“What were his words?” the man asked.
Bob gave him a long, blank stare. The mason was an old fella with a patchy beard and hunched shoulders. His hands were weathered and swollen. The hat on his head, lost of all color thanks to years of dirt, had a permanent sweat band soaked into its base. Bob wondered if he would become that man someday. Some thin, broken haunch that spent his last days sloped over dead stones carving the dead words of dead people into markers.
“Well? Out with it then. Did he say a’thing before he passed?” The stone mason squinted from under his large hat.
All Bob could remember were Brian’s eyes. They were bulging and red with strain when he passed. The veins on his face pulsed violently and his skin went from red to purple to blue, finally blue. Bob thought the Brian’s head was going to explode right there in front of him. He still heard the choking, the gurgling—
The mason poked Bob on the chest. “Sonny? Ya need to rest a spell? You be lookin’ paler than the stone.”
Bob sat down without realizing. His face was slimy with sweat. His eyes were tired. “What was your question?”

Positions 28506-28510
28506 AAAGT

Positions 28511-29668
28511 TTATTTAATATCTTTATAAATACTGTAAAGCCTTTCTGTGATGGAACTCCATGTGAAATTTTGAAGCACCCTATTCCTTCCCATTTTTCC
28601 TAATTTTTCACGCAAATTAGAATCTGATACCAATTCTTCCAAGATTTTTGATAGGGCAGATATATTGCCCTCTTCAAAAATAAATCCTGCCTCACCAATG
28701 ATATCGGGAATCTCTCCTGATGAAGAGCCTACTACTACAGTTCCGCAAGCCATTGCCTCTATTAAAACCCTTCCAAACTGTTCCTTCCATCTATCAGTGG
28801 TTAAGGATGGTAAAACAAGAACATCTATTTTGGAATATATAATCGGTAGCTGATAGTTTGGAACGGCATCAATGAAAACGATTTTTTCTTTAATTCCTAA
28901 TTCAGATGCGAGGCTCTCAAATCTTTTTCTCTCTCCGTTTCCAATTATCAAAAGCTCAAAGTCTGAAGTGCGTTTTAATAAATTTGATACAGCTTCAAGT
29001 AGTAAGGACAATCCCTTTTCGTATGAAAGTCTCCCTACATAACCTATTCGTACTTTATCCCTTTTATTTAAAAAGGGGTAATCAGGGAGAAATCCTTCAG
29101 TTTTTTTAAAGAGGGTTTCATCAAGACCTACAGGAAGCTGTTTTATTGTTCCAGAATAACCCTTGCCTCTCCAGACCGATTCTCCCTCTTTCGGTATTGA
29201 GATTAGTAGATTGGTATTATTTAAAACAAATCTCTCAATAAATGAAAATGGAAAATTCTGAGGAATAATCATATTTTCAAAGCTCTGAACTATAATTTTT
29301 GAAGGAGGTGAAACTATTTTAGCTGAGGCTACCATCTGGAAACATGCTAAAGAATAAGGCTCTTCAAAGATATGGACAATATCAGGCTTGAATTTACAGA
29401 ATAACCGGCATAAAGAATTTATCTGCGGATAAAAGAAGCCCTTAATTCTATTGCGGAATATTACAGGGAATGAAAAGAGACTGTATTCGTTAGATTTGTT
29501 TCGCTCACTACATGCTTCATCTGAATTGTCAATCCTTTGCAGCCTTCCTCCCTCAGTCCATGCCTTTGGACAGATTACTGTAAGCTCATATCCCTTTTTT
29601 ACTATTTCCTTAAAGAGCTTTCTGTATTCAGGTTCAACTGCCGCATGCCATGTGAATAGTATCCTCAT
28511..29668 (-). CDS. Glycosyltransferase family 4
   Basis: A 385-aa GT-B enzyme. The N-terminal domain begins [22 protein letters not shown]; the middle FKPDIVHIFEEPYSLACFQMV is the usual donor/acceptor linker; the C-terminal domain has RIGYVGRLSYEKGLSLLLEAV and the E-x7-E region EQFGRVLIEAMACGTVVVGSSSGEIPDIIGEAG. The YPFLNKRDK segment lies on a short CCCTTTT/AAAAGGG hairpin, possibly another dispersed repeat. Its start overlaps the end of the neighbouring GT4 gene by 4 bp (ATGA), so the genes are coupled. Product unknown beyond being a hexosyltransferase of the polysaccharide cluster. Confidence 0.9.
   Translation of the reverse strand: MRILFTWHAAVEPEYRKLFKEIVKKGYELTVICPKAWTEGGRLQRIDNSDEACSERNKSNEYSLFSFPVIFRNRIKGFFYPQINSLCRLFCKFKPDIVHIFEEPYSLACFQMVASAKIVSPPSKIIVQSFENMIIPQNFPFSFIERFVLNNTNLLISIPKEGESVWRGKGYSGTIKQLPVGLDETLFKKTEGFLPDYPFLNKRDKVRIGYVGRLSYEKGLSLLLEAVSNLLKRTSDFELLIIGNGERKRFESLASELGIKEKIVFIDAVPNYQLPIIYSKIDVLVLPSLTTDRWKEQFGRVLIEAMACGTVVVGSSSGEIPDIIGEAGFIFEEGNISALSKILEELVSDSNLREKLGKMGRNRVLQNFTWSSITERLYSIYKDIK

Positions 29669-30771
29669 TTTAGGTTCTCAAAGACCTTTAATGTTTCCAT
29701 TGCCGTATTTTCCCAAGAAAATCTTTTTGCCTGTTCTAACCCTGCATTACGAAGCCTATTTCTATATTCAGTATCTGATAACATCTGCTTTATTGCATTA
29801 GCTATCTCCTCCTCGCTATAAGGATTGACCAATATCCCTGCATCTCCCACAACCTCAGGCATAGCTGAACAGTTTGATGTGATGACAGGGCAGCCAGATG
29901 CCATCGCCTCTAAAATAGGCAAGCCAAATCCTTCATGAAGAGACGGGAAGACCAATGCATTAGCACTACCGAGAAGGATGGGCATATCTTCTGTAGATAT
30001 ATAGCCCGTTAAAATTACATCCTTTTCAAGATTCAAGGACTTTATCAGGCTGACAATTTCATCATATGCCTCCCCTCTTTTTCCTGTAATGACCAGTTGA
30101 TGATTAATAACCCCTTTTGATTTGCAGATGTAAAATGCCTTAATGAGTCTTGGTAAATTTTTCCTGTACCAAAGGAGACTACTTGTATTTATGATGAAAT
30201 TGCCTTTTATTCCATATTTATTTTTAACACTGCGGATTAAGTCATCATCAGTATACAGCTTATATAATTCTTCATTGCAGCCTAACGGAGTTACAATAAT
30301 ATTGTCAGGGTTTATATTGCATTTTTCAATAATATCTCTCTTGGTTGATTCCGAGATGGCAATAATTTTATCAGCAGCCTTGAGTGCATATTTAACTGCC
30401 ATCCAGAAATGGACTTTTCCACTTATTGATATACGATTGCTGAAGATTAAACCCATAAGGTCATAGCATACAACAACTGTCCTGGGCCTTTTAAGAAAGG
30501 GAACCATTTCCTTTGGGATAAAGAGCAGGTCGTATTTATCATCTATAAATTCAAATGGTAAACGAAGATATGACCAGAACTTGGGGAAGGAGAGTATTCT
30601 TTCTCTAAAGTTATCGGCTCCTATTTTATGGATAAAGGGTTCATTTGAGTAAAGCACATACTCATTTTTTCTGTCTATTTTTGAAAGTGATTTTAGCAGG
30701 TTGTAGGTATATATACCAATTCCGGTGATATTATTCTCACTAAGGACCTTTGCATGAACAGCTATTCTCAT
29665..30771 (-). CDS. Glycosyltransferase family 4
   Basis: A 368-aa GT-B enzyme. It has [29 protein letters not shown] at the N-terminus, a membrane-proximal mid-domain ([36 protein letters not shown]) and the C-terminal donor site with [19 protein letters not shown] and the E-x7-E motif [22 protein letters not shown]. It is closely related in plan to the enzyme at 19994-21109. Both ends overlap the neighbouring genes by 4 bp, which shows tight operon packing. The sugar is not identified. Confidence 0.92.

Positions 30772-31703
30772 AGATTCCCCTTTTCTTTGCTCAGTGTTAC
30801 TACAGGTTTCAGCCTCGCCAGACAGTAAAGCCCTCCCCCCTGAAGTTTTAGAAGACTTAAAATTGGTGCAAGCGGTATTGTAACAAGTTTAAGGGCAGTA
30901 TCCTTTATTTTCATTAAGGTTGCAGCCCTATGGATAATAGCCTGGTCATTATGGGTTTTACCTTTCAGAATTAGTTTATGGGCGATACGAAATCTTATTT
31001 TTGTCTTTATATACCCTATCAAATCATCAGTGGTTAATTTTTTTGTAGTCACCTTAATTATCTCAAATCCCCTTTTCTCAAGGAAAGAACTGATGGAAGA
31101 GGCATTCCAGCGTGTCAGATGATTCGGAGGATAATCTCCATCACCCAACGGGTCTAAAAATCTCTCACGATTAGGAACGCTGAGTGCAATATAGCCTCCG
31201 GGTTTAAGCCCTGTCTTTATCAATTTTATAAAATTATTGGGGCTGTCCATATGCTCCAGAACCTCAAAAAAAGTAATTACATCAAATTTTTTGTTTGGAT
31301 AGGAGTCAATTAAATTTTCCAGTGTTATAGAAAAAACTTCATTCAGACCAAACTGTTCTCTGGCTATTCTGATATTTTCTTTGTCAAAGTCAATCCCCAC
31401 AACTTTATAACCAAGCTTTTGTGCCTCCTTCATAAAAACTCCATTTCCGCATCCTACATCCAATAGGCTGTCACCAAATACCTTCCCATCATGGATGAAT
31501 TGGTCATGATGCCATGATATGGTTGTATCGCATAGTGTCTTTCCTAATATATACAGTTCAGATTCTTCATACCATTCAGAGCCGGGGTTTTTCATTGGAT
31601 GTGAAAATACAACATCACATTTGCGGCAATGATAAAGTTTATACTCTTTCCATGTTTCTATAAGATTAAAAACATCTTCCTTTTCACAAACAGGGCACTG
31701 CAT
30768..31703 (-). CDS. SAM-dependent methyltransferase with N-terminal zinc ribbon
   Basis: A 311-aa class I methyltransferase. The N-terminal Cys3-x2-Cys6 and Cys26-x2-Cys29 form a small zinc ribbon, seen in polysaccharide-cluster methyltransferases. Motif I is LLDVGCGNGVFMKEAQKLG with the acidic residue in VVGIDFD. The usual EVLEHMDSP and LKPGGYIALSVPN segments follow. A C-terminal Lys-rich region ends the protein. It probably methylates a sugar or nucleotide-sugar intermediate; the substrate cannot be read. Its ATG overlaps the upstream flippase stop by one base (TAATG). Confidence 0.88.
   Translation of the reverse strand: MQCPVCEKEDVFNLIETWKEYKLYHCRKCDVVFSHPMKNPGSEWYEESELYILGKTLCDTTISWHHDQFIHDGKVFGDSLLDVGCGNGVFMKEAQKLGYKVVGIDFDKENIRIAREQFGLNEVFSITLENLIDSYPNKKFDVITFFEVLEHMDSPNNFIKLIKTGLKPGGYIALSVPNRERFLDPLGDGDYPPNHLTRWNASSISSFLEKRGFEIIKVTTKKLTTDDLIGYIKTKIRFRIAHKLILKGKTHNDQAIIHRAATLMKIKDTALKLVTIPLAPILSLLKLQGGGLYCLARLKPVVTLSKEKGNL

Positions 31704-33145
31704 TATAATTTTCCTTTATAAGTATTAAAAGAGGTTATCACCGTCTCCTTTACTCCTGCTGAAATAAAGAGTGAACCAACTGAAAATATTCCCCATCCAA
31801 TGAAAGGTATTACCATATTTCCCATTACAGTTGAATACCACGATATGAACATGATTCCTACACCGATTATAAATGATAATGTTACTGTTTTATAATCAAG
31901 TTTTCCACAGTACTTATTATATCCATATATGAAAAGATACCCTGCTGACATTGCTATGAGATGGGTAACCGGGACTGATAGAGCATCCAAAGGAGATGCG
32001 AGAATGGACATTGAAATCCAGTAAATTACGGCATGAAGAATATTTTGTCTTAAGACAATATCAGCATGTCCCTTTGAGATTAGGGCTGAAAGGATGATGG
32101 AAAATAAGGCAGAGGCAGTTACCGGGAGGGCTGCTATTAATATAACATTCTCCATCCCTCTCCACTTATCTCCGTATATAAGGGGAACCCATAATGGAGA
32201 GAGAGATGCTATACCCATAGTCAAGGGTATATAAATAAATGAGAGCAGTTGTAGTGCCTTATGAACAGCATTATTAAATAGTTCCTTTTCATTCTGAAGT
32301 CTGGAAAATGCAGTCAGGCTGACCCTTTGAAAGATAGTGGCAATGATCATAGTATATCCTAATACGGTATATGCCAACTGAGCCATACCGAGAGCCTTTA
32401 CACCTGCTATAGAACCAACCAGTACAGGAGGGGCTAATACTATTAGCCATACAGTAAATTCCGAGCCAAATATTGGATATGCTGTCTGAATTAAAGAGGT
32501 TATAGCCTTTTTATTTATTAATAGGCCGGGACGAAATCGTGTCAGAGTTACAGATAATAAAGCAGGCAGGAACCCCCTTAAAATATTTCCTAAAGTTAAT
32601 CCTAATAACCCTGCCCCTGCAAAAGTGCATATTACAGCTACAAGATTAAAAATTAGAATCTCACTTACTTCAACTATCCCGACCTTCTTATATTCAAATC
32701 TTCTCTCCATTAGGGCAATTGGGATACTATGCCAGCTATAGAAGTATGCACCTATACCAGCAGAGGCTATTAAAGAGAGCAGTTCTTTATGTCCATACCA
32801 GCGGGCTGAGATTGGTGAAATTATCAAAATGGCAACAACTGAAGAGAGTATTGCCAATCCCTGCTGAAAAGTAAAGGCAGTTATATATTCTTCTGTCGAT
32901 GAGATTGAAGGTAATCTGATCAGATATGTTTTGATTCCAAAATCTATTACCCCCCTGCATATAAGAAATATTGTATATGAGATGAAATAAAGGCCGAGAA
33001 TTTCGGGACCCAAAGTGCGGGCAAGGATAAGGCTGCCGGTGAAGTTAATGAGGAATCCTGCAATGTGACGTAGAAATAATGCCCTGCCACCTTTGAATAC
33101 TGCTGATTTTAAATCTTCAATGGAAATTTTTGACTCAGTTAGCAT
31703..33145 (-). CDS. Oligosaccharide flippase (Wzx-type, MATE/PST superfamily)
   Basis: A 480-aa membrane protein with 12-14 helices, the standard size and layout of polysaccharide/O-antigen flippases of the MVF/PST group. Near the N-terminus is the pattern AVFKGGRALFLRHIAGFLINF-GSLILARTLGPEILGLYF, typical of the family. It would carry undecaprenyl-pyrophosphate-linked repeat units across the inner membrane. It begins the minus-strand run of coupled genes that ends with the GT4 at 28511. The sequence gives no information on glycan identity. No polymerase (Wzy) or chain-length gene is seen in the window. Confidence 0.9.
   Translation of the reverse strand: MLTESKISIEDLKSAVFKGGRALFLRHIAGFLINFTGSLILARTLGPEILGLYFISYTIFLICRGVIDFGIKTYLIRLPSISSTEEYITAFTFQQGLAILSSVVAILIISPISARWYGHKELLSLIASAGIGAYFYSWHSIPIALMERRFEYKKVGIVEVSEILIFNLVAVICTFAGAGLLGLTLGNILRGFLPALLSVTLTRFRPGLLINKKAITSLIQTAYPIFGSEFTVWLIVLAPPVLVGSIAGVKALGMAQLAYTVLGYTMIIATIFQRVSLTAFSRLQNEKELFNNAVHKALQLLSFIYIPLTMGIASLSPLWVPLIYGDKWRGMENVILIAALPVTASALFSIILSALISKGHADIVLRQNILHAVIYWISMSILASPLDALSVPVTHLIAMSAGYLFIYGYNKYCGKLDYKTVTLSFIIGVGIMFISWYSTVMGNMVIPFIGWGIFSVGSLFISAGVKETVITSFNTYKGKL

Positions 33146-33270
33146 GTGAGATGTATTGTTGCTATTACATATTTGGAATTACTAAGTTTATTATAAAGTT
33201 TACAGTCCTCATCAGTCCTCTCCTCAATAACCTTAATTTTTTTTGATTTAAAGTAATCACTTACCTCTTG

“His words, sonny, his words. Did your man have ’em?” The mason planted his bony elbows onto the granite in front of him.
“Oh,” Bob said. “Yeah, that.” Bob looked at his hands. They were trembling. Across his right palm was a dark, red line from where he’d drawn the blade of the knife for the blood ritual. Burnt in the palm of his left hand was the branding of a pentagram. “He said he wanted my soul next,” said Bob.
The mason leaned his head back. “How’s that?”
Bob closed his hands together. He tried his best to forget those bulging eyes that were nearly bursting from Brian’s face, the blood-shot red that turned to black, but it was all he could remember. “He just said he wanted my soul next.”
The mason rubbed a hand absently at his chin. He looked Bob up and down. “How about we say he was a good man?”
“Oh, yes, that will work just fine,” said Bob.
The mason muttered an agreement. “And how will ya be payin’?”
“Oh, coin isn’t a problem.” Bob dug his hand into a small pouch and pulled out a grip of silver coins. “I can pay as much as you like.”
The mason slowly reached for the small, glimmering pile of silver resting on the stone. He plucked a coin by the edge and examined it. There was a small stain of blood.